Don’t own your metadata? Prepare to get owned
Don’t own your metadata? Prepare to get owned
MAGAZINE 19 APRIL 16 by JEFFREY POMERANTZ
I once received an email for Jeff Pomerantz. Because my name is Jeff Pomerantz, you may not think that’s worth commenting on. However, it turns out that there are several Jeff Pomerantzes in the world, and I had received an email for the wrong one. One of my namesakes turns out to be a soap-opera actor, and I had received a flight itinerary that should have been emailed to him. I can only assume that in addition to our having the same name, we also have similar email addresses.
This was a very mild case of mistaken identity, and frankly more of a problem for the other guy than for me. (I hope he made his flight.) But it’s easy to imagine more severe cases. You don’t have to imagine too hard, because cases abound. In the US, the Transportation Security Administration’s No Fly List has something of a reputation for being prone to cases of mistaken identity, preventing ordinary citizens, from congressmen to toddlers, from boarding their flights.
No one is going to mistake a two-year-old for someone likely to hijack a plane. No one will mistake me for a soap-opera actor. This is not mistaken identity. This is mistaken metadata.
Metadata is data about something, some statement about a thing in the world. That thing can be an inanimate object (the title of this publication is WIRED) or a person (my name is Jeffrey). This kind of descriptive metadata is extremely common; so much so that most of us create some every day without even thinking about it, as we name files and write the subject lines of emails and tag YouTube videos. The name Jeffrey is not me, but it represents me; the subject line “funny cat video” is not the content of the email, but it represents that content.
Librarians use tools called authority files to reduce the risk of cases of mistaken identity. I have a friend and colleague named Paul Jones, for example; this is hardly a unique name, and my friend delights in sharing a name with the likes of pirates and rock stars. The Virtual International Authority File, which is a collaboration among several dozen national libraries worldwide, has a separate record for each of the many Paul Joneses throughout history. Librarians are concerned with disambiguating names and concepts, because doing so helps make them easier to use. Other types of organisations may not have so much concern for being user-friendly.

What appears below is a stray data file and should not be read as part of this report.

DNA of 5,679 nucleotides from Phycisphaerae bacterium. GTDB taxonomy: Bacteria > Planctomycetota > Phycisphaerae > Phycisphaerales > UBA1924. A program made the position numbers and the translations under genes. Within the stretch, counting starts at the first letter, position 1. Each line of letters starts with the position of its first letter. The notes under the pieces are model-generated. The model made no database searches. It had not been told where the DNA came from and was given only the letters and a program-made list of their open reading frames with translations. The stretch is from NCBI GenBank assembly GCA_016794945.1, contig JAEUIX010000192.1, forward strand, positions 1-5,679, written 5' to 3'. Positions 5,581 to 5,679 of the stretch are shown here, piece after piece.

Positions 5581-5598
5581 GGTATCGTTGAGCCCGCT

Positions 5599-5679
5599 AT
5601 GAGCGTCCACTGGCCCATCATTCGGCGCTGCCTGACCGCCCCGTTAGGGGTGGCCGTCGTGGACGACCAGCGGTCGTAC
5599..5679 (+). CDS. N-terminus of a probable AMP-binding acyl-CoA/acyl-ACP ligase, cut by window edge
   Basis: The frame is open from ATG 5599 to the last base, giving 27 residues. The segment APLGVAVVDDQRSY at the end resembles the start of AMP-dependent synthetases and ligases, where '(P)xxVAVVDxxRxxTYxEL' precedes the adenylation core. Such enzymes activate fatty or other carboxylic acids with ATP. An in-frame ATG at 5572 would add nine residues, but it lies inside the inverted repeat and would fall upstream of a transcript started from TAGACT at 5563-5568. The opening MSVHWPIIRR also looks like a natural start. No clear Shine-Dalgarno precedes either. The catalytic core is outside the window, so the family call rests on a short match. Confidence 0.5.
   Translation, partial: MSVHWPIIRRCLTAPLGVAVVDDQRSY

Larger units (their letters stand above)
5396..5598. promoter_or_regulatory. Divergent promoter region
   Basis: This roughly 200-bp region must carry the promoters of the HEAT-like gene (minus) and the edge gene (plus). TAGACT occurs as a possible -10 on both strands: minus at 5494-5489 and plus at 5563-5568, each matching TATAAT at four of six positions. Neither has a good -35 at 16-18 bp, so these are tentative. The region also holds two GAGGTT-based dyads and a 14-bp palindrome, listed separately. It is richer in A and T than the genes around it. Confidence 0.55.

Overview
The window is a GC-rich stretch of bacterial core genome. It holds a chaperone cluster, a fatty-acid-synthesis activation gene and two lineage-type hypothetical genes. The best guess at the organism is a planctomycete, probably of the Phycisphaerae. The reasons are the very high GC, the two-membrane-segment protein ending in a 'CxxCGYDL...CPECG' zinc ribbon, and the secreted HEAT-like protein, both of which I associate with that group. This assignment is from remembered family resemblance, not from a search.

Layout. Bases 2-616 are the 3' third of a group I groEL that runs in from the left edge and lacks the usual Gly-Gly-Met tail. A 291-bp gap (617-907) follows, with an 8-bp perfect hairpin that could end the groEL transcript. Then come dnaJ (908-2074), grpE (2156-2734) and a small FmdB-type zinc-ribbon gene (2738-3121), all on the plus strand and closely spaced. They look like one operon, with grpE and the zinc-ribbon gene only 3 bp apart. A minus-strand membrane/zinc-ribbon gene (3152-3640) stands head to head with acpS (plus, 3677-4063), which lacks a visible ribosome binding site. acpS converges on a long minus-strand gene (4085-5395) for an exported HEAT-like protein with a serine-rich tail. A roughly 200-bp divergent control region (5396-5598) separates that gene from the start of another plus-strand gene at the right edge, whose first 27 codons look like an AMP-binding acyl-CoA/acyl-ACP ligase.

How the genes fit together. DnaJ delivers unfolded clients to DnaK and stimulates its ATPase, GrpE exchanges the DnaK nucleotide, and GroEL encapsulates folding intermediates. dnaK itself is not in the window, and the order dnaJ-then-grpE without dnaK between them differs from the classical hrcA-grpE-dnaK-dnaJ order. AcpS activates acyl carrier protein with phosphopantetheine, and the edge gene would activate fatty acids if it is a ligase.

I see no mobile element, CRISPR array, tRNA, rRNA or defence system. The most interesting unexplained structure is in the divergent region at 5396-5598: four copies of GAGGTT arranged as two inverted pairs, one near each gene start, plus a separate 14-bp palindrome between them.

Where libraries leave off in managing this type of metadata, other service providers have stepped in. An industry has sprung up around identity management, which spans everything from controlling logins and access permissions in online systems to controlling an individual’s or corporation’s online brand. Some services, such as the now defunct ClaimID, allowed you to curate a set of links about yourself – these are about my professional life, these are personal, etc – and to declare another set of links as not about yourself, as for example I would about the IMDb entry for Jeff Pomerantz. Other services such as about.me and Google+ profiles have stepped into the void left by ClaimID.
It’s a challenge to manage data about you that you didn’t create yourself. The data that’s produced as you go about your day-to-day activities is often referred to as “data exhaust”. This is a good term for it, as the word “exhaust” captures the idea that this kind of data is the by-product of other processes. And, of course, what’s produced can be collected. It’s difficult bordering on impossible to control one’s own data exhaust, short of dropping out of modern life entirely. Every time we go online, we produce data exhaust. Every time we buy something with anything other than cash, we produce data exhaust. If we even go outdoors where there are security or traffic cameras, we produce data exhaust. And this data may be collected by others, and usually is; others over whom we may or may not have any authority.
Equifax is an American credit reference agency that also does business in the UK. It has a data- management policy that allows you to obtain all of the data that it maintains about you, and correct any erroneous data. Advice from financial planners has of course long been that you should check your credit report at least annually. Less ingrained is that you should check and correct the data that all other services maintain about you. This is easier for some services than others: Facebook, Twitter, LinkedIn and more are based around users’ profiles, so make it simple for you to edit yours. Many other services, such as your mobile-phone provider, have policies similar to Equifax’s, but just how to avail yourself of these policies may be hidden on their websites.
Of all the metadata about yourself that exists, there’s only a limited amount that you can access, let alone control. But what metadata you can, you must. Own your metadata. If you don’t, someone else can own you.
Jeffrey Pomerantz is information scientist and senior research analyst at the EDUCAUSE Center for Analysis and Research